The 2017 Les Carmes Haut-Brion is subtle and understated, but it’s all there. Lifted aromatics, bright, red-toned fruit and silky tannins add to the wine’s brilliant, chiseled personality. I find the 2017 more precise and nuanced than in the recent past, with less overt power. It’s hard to know exactly if the style of the 2017 is a result of the growing conditions of the year, or the result of an evolution in winemaking that includes the introduction of terra cotta, among other things. I certainly get the sense Guillaume Pouthier reined the wine back a bit in 2017. No matter. The end result is all that counts, and in 2017 Les Carmes Haut-Brion is positively stellar. As always, the high percentage of Cabernet Franc and a healthy dollop of whole clusters give Les Carmes an explosive bouquet and plenty of saline-infused energy. A closing flourish of sweet red berry fruit, mint, rose petal and mocha leaves a lasting impression. The 2017 is not an obvious wine, but it sure is gorgeous. Don’t miss it! Tasted two times. — Antonio Galloni, Vinous Media
2016 Wine Searcher Ave: $88 Average Critic Score: 94 points
2015 Wine Searcher Ave: $85 Average Critic Score: 93
2014 Wine Searcher Ave: $60 Average Critic Score: 92
2013 Wine Searcher Ave: $60 Average Critic Score: 89
Buy or Pass?
This is a battle between head and heart as I absolutely adore Les Carmes Haut-Brion. Both the 1998 (Ave $90) and 2010 vintages (Ave $70) rank up there as some of the most pleasurable and character driven Bordeaux wines that I’ve ever tasted.
You can taste in these wines how special the terroir is and why it provoked such a passionate bidding war–especially with Haut-Brion involved. As one of the few Cabernet Franc dominated Bordeaux (even more of a rarity on the Left Bank), Les Carmes Haut-Brion stood out in tastings and commanded attention. Yet it was always under the radar, often with many Bordeaux lovers not even knowing the estate existed–much less knowing how exceptional the quality was. But sadly that has been steadily changing as the prices and acclaim are starting to catch up.
I’m also a bit concerned with the flurry of vineyard expansion. While it’s a nice story that the new owners are taking a “wait and see” approach with the new vines, adding different parcels and different terroir ultimately always ends up making a different wine. It may still end up being a very good wine but with the 2017 pricing being much closer to the 2015/2016 range than the 2014s, I’m going to have to take my own “wait and see” approach and Pass for now.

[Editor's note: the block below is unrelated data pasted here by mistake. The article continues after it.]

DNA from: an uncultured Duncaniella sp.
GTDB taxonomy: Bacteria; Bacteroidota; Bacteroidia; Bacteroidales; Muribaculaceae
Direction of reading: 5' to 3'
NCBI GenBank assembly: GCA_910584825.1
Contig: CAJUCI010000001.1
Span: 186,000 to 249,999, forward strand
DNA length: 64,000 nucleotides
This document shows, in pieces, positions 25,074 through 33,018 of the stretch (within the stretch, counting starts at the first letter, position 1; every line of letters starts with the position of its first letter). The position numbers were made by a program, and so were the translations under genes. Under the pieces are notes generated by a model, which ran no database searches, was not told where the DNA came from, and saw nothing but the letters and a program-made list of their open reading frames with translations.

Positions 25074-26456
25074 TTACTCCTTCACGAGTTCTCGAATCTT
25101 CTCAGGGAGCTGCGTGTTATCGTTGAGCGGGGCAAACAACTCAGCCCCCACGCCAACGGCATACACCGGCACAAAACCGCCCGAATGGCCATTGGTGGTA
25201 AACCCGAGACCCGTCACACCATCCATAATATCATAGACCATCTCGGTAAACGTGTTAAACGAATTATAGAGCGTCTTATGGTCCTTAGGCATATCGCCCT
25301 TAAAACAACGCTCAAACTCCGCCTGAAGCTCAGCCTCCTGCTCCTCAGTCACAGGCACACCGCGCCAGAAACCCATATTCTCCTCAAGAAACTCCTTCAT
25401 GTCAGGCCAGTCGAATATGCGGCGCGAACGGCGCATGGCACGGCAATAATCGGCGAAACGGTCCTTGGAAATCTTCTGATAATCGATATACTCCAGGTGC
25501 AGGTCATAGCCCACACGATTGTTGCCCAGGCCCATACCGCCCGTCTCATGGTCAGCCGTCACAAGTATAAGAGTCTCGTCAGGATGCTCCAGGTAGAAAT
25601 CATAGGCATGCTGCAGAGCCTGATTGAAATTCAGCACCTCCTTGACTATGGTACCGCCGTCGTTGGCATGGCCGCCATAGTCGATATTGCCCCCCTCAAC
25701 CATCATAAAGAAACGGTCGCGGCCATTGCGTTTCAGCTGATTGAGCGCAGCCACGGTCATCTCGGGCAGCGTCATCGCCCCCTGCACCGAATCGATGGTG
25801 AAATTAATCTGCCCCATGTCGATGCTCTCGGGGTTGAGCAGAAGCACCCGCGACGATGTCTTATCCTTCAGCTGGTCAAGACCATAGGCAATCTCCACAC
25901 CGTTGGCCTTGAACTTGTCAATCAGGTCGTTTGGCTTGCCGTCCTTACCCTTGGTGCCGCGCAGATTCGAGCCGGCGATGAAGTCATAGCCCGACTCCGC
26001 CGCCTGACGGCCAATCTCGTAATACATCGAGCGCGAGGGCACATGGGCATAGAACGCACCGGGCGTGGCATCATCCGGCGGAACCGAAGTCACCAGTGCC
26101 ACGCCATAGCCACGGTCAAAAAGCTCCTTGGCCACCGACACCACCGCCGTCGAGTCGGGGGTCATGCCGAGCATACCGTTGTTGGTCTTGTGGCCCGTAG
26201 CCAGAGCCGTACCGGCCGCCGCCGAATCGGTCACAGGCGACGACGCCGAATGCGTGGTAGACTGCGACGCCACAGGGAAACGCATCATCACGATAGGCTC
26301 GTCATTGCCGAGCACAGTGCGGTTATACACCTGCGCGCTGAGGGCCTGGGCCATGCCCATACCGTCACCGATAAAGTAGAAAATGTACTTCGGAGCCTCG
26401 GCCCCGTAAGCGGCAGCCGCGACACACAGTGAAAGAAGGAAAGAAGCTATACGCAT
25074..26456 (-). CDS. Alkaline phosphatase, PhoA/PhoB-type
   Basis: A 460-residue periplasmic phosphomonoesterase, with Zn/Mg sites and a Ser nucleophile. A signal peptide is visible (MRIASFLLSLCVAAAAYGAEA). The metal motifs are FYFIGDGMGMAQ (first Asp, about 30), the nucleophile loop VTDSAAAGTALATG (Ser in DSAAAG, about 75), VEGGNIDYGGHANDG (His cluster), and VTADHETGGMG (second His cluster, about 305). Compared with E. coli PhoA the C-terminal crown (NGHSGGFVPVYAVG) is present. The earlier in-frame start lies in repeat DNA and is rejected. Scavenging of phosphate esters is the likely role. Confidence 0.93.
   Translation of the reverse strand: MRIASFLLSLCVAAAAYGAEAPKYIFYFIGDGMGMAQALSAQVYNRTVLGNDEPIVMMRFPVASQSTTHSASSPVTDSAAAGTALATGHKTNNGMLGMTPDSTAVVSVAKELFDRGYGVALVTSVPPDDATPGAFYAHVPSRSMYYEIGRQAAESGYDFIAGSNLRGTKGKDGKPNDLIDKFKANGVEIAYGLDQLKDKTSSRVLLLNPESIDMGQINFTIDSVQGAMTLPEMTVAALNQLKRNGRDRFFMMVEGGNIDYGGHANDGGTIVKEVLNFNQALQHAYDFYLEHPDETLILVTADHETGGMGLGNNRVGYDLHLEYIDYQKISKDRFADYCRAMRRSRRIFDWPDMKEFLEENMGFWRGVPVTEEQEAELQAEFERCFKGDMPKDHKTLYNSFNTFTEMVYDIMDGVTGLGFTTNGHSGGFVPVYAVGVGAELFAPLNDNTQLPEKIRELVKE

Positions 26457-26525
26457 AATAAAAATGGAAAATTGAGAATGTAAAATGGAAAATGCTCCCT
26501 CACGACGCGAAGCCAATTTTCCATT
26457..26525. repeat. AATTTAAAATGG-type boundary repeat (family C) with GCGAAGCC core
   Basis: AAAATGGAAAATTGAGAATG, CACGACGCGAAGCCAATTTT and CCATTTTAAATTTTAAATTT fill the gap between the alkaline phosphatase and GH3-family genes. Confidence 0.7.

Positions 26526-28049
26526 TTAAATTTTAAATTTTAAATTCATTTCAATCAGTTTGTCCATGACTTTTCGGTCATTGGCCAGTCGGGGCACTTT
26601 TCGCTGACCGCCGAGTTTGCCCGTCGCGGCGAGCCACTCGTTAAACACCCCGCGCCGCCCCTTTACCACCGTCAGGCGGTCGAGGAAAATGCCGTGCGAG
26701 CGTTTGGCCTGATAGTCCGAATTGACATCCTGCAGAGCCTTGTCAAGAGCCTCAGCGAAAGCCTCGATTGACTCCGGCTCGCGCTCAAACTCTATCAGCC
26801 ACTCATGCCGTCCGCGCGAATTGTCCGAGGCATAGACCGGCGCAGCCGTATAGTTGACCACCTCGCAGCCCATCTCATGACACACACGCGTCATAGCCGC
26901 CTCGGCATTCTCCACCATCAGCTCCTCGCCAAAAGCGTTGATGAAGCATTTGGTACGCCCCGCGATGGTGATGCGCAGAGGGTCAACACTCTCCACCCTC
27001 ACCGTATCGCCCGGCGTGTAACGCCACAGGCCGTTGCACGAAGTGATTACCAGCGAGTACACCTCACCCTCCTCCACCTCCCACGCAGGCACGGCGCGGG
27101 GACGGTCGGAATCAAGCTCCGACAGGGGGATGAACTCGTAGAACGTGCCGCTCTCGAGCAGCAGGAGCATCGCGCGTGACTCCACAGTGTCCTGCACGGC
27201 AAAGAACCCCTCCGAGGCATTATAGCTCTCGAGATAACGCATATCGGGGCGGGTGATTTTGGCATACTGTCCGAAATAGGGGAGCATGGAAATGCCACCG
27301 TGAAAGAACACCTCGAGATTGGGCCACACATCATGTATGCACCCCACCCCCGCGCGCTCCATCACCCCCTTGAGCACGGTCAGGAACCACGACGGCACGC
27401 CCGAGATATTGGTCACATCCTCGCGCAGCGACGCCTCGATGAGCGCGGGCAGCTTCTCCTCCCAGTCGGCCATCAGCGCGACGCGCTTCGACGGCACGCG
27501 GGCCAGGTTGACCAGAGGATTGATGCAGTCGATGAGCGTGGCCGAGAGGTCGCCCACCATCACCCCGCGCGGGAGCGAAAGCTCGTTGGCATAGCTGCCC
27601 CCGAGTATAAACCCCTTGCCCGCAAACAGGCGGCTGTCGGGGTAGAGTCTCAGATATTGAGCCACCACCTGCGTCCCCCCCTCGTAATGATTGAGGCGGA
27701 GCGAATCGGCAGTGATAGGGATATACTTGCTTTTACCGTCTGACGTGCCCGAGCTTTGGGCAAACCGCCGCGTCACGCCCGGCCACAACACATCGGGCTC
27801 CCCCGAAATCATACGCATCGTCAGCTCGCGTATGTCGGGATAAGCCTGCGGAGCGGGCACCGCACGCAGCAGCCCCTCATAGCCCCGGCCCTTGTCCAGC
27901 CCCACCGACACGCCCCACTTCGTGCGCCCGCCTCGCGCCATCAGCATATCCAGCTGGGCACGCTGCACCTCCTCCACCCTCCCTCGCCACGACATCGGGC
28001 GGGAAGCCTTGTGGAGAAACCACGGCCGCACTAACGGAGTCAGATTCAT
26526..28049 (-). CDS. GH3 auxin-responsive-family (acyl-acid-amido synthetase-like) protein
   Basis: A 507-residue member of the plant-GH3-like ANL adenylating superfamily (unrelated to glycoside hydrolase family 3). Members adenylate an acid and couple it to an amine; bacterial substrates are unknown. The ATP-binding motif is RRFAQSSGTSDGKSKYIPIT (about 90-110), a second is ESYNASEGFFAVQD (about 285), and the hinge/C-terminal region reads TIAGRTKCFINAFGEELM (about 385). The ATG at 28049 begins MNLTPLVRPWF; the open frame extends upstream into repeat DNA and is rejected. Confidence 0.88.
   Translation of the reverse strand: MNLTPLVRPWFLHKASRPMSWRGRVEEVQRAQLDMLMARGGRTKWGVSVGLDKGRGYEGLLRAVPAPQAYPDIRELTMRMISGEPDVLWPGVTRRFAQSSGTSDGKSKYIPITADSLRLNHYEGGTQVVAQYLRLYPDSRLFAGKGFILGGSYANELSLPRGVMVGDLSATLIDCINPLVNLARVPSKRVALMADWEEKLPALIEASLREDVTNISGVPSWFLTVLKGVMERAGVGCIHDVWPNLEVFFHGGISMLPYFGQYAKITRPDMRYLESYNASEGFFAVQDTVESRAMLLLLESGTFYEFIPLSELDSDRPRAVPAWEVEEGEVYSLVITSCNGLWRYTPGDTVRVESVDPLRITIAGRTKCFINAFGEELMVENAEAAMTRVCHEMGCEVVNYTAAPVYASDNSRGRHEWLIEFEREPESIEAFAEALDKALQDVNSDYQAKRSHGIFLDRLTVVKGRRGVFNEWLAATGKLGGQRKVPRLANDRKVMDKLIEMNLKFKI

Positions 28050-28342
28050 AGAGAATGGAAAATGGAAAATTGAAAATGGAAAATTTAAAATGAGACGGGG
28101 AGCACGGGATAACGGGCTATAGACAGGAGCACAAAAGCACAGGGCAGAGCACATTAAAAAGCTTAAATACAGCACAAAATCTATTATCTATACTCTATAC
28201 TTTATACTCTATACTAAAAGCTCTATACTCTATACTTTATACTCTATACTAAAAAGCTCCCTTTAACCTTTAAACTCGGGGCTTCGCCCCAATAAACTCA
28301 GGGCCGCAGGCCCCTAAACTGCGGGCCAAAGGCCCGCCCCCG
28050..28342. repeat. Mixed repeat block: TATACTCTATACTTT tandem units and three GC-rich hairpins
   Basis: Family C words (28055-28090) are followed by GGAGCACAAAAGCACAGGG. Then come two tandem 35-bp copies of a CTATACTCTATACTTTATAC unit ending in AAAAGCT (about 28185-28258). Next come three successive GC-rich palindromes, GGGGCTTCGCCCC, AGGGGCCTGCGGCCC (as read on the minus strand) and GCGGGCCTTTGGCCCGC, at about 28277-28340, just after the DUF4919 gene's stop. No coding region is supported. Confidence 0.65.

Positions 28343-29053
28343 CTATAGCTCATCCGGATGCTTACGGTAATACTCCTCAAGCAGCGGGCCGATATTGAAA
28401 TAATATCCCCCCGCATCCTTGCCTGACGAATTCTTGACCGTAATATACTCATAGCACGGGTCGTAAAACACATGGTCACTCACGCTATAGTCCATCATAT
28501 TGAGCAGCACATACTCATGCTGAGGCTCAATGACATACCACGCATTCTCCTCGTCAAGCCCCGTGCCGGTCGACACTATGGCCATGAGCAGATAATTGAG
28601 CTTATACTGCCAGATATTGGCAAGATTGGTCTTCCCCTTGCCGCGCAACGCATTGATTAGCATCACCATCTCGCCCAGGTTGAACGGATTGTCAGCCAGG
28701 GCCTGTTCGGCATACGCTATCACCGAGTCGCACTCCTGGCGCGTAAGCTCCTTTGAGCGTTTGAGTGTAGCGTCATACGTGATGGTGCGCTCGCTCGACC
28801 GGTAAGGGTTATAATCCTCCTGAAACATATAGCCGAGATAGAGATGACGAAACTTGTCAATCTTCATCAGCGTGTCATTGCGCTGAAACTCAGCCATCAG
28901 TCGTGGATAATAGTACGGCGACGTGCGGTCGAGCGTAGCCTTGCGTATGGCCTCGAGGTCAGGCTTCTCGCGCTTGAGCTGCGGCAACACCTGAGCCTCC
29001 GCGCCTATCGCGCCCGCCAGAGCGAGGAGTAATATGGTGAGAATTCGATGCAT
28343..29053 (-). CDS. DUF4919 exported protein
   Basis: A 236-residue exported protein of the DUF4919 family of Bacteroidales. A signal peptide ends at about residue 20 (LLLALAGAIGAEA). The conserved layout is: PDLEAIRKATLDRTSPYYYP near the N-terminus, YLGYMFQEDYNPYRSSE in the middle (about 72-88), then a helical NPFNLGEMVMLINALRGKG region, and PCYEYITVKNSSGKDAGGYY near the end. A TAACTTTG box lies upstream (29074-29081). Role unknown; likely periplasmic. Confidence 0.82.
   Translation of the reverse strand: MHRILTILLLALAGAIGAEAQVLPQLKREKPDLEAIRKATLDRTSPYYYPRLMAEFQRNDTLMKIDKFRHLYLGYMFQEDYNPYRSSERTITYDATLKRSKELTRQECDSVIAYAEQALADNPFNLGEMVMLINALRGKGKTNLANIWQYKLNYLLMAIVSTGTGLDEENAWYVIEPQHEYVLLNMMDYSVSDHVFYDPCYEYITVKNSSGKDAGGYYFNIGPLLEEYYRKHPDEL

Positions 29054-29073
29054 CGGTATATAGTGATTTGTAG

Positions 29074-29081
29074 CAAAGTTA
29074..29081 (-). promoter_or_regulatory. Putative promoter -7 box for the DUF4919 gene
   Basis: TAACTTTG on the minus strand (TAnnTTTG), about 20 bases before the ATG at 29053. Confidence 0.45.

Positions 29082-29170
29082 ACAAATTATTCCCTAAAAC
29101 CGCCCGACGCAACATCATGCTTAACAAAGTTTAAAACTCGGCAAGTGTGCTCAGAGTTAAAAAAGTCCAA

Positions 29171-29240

Smith Haut Lafitte (Pessac-Léognan)
A very old estate, the Du Boscq family started planting vines on the hill of Lafitte in 1365. The “Smith” in the name came courtesy of a Scotsman, George Smith, who purchased the property in 1720.
Smith Haut Lafitte would go through a succession of owners over the next couple centuries, including a period in the mid-19th century when was owned by the mayor of Bordeaux as well as the president of the Chamber of Commerce during the time of the 1855 classification. For most of the 20th century it was owned by the Bordeaux négocient firm of Louis Eschenauer but it wasn’t until Daniel and Florence Cathiard acquired the estate in 1991 that a serious investment in quality wine production would begin.
Under the Cathiards, the use of mechanical harvesting was eliminated with workers harvesting the grapes into a custom-designed trough that Daniel Cathiard crafted based on hods used by Himalayan Sherpas.
In 1995, they invested in building their own cooperage with more than 70% of the barrels used at Smith Haut Lafitte being produced in-house. The estate was also one of the early adopter of utilizing optical sorting tables as well as satellite imagery over the vineyards to determine optimal harvest times.
Michel Rolland and Stephane Derenoncourt serve as consultants with Fabien Teitgen as technical director. In the vineyard, Smith Haut Lafitte has been undergoing a steady conversion to biodynamics.
The 2017 vintage is a blend of 60% Cabernet Sauvignon, 35% Merlot, 4% Cabernet Franc and 1% Petit Verdot. Around 10,000 cases a year are produced.
95-97 WE, 94-97 VM, 95-96 JS, 94-96 WA, 91-94 WS
This sits a long way above the second wines this year, and here they are very close to recent successes, with excellent juice running right through the cassis, bilberry, liquorice, dark chocolate and charcoal notes. It’s an extremely classical, sculpted vintage with a lovely grilled edge that gives a gourmet, confident feel. It has a velvety texture and finely-placed, flexible tannins that are clearly going to age well. This is a real success, and a testament to their attention to detail – for example, they had 105 pickers in 2016 but 160 pickers in 2017, because with the September rain they wanted to go more quickly. Half of the vineyard is now farmed biodynamically, with full conversion expected for 2020. 60% new oak. (94 points) — Jane Anson, Decanter
2016 Wine Searcher Ave: $110 Average Critic Score: 95 points
2015 Wine Searcher Ave: $100 Average Critic Score: 95
2014 Wine Searcher Ave: $90 Average Critic Score: 94
2013 Wine Searcher Ave: $78 Average Critic Score: 90
Buy or Pass?
The days of Smith Haut Lafitte being a screaming value are long since gone but they are an estate that can be reliably counted on to produce very good wine even in less than stellar vintages. They can also be counted on to increase in value as folks who bought futures of the estate in the mid to late 2000s can attest.
But while I have no doubt that the 2017 is going to be a top notch wine, at an average of $98, I have little reason to want to bite when I could get the 2014 at a better price or even 2015 for just a couple dollars more. For my wallet and purchasing objectives, this is a Pass.
More Posts About the 2017 Bordeaux Futures Campaign